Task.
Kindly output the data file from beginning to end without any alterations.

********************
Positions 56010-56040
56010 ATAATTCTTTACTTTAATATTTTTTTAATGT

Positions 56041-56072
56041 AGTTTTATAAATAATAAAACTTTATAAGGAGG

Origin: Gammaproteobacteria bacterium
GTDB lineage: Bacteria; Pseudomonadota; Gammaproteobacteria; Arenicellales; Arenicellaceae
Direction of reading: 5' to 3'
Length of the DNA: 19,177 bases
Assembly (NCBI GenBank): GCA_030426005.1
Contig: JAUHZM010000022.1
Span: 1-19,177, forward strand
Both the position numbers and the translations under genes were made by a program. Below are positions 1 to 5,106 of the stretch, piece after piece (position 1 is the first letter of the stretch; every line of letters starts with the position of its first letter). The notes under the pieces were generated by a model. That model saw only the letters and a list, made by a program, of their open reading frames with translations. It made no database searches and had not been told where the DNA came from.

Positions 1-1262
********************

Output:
Positions 56010-56040
56010 ATAATTCTTTACTTTAATATTTTTTTAATGT

Positions 56041-56072
56041 AGTTTTATAAATAATAAAACTTTATAAGGAGG

Origin: Gammaproteobacteria bacterium
GTDB lineage: Bacteria; Pseudomonadota; Gammaproteobacteria; Arenicellales; Arenicellaceae
Direction of reading: 5' to 3'
Length of the DNA: 19,177 bases
Assembly (NCBI GenBank): GCA_030426005.1
Contig: JAUHZM010000022.1
Span: 1-19,177, forward strand
Both the position numbers and the translations under genes were made by a program. Below are positions 1 to 5,106 of the stretch, piece after piece (position 1 is the first letter of the stretch; every line of letters starts with the position of its first letter). The notes under the pieces were generated by a model. That model saw only the letters and a list, made by a program, of their open reading frames with translations. It made no database searches and had not been told where the DNA came from.

Positions 1-1262